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Vetter v. American Airlines, Inc.

United States District Court, D. Maryland, Southern Division

March 6, 2018

LESLIE R. VETTER, Plaintiff,
v.
AMERICAN AIRLINES, INC. PILOT LONG-TERM DISABILITY PLAN, Defendant.

          MEMORANDUM OPINION AND ORDER

          Paul W. Grimm United States District Judge

         Plaintiff Leslie R. Vetter is a pilot for American Airlines, Inc. (“the Airline”). The Airline sponsored an employee benefit plan, Defendant American Airlines, Inc. Pilot Long-Term Disability Plan (the “Plan), administered by the Pension Benefits Administrative Committee (the “Plan Administrator”). Vetter stopped working in January, 2012 due to health problems including fatigue, depression, and severe stomach pains. Administrative Record (“AR”) 164-65, ECF No. 21. She took sick leave through February 21, 2012, then applied for long-term disability benefits pursuant to the Plan in April 2012. AR 60, 118. The Plan Administrator initially denied the benefits on July 31, 2012. AR 158-62. On appeal, it awarded her benefits of $12, 795.79 for the period from May 3, 2012 through July 23, 2012, but determined that benefits were not appropriate after July 23, 2012 because Vetter no longer was disabled. AR 57-69. It did not address benefits between February 22, 2012, when Vetter stopped receiving pay, and May 3, 2012.

         In this action, filed pursuant to the Employee Retirement Income Security Act (“ERISA”), 29 U.S.C. § 1132, Vetter challenges the denial of benefits for the periods from February 22, 2012 until May 3, 2012, and July 23, 2012 until she returned to work on October 1, 2013. See Compl., ECF No. 1; Pl.'s Reply & Opp'n 1 n.1, ECF No. 29. The parties have filed and fully briefed cross-motions for summary judgment. ECF Nos. 23, 23-1, 26, 29, 30. A hearing is not necessary. See Loc. R. 105.6. I find that the Plan's decision not to award benefits before May 3, 2012 or after July 23, 2012 was not supported by substantial evidence, but also that the onset and duration of Vetter's disability are not clear on the record before me. Therefore, I will deny the parties' cross-motions for summary judgment, and remand the case to the Plan Administrator for further proceedings.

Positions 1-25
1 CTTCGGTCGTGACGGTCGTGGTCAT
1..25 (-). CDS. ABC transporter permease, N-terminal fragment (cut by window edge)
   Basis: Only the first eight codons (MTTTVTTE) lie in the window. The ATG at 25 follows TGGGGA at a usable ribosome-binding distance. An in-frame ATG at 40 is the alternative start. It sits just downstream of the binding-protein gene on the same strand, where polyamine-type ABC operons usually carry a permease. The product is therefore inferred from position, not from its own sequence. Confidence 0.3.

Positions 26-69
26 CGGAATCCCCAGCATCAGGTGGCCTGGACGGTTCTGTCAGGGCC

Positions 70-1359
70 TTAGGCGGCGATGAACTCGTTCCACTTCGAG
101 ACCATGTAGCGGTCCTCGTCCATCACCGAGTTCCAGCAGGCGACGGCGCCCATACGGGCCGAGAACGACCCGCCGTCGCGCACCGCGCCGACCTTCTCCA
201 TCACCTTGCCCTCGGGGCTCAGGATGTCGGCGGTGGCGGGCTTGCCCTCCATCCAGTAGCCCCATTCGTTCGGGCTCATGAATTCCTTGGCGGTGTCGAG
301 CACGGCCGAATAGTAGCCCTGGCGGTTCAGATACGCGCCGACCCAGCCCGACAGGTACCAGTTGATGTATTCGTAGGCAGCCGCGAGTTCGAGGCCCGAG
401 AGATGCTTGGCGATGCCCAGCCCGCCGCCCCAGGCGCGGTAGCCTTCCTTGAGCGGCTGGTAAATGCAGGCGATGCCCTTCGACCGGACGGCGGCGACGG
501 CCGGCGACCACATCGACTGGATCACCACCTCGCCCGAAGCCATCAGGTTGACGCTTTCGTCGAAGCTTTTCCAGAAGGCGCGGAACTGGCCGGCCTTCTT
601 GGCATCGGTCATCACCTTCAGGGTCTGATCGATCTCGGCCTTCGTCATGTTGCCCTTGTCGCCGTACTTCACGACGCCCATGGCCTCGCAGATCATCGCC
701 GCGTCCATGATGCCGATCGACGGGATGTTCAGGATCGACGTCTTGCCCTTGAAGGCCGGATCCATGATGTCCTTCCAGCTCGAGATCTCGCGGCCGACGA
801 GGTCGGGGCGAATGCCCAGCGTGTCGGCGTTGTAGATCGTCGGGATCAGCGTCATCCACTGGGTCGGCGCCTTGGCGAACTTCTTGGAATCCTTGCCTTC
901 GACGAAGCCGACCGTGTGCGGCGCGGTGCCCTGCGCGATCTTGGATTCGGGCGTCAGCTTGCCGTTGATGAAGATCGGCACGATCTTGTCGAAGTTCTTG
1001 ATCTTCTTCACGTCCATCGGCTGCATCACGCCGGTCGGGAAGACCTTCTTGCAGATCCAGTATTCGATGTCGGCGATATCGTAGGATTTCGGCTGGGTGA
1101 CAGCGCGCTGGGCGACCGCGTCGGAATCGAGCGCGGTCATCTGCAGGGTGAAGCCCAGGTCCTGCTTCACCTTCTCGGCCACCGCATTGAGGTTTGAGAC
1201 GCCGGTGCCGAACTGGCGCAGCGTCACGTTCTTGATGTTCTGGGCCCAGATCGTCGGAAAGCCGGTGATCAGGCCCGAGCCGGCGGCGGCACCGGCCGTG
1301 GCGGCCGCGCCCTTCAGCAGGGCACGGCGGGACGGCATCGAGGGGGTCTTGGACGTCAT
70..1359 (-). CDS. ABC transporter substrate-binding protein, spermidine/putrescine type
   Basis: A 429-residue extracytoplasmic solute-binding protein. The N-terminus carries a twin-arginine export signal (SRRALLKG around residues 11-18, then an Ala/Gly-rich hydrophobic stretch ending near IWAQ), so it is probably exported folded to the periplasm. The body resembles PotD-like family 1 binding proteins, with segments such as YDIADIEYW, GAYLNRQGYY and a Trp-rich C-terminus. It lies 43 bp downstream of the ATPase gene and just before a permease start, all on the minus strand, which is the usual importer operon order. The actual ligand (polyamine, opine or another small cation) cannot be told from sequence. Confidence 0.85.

Background[1]

         Pursuant to agreements that the Airline entered into with the Allied Pilots Association (“APA, ” the union that represents Vetter and other pilots), the Airline provides, administers and funds the Plan, which provides long-term disability benefits for eligible pilots. Plan § I, AR 133. The Plan defines “disability” or “disabled” as “an illness or injury, verified through a qualified medical authority in accordance with Section V of the Plan, which prevents a Pilot Employee from continuing to act as an Active Pilot Employee in the Service of the Employer, ” with exceptions not relevant here. Plan § III.N, AR 135. An “Active Pilot Employee” is “a Pilot Employee who performs or is eligible to perform duties as a pilot for the [Airline].” Id. § III.A, AR 133. It is not disputed that Vetter is a Pilot Employee.

         American Airlines described the Pilot Employee position as follows:

Reports for duty before assigned flight. Access computer terminals for sign-in and acquisition of flight plans, weather information and other associated documents. Analyzes in concert with Flight dispatch, the plan of intended routing and fuel loading taking into account weather and other conditions.
Conducts detailed examination of exterior and interior of aircraft. . . . and determine whether aircraft is acceptable for safe flight operation.